Best practices for running Hyper-V on Windows 10

Now that Microsoft has announced that it will be discontinuing Hyper-V Server (the free version of Hyper-V), many people will begin running their lab VMs on Windows 10 or Windows 11 based Hyper-V deployments. Even though the copy of Hyper-V that comes with Windows 10 is really similar to the one you get with Windows Server, there are some significant differences. Those differences, along with the fact that virtual machines are being hosted on a laptop or a desktop, mean that you have to take a slightly different approach to dealing with your virtual machines. As such, I wanted to take the opportunity to share a few best practices for Windows 10 Hyper-V. This list is not meant to be all-inclusive, but I wanted to address some of the more common issues.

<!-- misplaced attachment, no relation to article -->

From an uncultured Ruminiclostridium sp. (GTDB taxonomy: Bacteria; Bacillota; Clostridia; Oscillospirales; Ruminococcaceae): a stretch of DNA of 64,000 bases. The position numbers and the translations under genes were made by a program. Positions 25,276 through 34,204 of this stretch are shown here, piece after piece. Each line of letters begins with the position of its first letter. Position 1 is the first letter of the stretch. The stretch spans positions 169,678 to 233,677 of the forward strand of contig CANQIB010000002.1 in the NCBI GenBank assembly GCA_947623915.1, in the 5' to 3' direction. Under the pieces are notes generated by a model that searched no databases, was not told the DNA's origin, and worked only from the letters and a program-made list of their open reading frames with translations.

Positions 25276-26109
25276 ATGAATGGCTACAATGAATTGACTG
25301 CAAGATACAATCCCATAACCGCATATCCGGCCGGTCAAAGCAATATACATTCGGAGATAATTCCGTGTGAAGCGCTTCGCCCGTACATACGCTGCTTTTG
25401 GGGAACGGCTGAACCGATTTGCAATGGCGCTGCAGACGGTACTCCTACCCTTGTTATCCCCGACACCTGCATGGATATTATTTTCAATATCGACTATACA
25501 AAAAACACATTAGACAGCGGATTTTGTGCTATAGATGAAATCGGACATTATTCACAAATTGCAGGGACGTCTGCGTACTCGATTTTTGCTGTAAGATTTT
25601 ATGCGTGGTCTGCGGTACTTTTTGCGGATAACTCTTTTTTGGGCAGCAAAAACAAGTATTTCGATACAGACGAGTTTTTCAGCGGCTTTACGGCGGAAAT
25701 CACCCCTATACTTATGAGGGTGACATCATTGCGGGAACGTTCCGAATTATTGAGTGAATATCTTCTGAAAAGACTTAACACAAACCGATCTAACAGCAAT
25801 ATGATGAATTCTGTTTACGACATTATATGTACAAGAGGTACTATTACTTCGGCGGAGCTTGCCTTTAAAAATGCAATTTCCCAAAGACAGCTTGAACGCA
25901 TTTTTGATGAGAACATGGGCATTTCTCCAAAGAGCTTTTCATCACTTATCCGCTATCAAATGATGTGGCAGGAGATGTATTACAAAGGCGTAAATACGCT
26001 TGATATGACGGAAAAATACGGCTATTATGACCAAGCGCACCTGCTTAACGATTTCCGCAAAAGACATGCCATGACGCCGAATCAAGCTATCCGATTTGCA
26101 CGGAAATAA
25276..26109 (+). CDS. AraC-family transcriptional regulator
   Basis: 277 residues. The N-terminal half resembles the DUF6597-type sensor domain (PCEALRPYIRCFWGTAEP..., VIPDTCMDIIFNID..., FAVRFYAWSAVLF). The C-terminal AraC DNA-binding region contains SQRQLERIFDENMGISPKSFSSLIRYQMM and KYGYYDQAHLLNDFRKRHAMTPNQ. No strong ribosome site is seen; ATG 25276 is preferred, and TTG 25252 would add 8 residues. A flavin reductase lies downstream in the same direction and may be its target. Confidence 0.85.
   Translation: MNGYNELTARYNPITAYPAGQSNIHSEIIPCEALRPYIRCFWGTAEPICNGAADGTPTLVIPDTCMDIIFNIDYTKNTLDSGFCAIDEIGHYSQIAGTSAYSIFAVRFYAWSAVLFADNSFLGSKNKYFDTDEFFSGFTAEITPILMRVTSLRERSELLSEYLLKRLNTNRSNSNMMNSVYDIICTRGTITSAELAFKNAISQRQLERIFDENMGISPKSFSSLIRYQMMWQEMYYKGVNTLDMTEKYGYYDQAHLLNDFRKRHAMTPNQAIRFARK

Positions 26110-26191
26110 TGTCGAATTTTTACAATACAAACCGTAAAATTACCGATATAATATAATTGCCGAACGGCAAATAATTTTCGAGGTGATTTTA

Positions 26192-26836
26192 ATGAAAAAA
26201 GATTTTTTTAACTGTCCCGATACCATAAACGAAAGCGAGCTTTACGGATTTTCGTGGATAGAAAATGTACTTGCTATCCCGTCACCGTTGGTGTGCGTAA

Don’t forget about licensing


Licensing matters when it comes to hosting Hyper-V VMs on Windows 10. Hyper-V is only included with Windows 10 Pro, Enterprise, and Education, so you will need to make sure to purchase the correct Windows 10 edition.

The other consideration concerning licensing is that you will need to license your guest operating systems. Your existing Windows 10 license allows you to run Windows 10 on the parent operating system, but you will need a separate license for any operating systems that you run within virtual machines.

You will need more disk space than you think

Each virtual machine that you create will need at least one virtual hard disk. While it is true that you can save disk space by creating dynamically expanding virtual hard disks, those virtual disks will grow as you add data to them.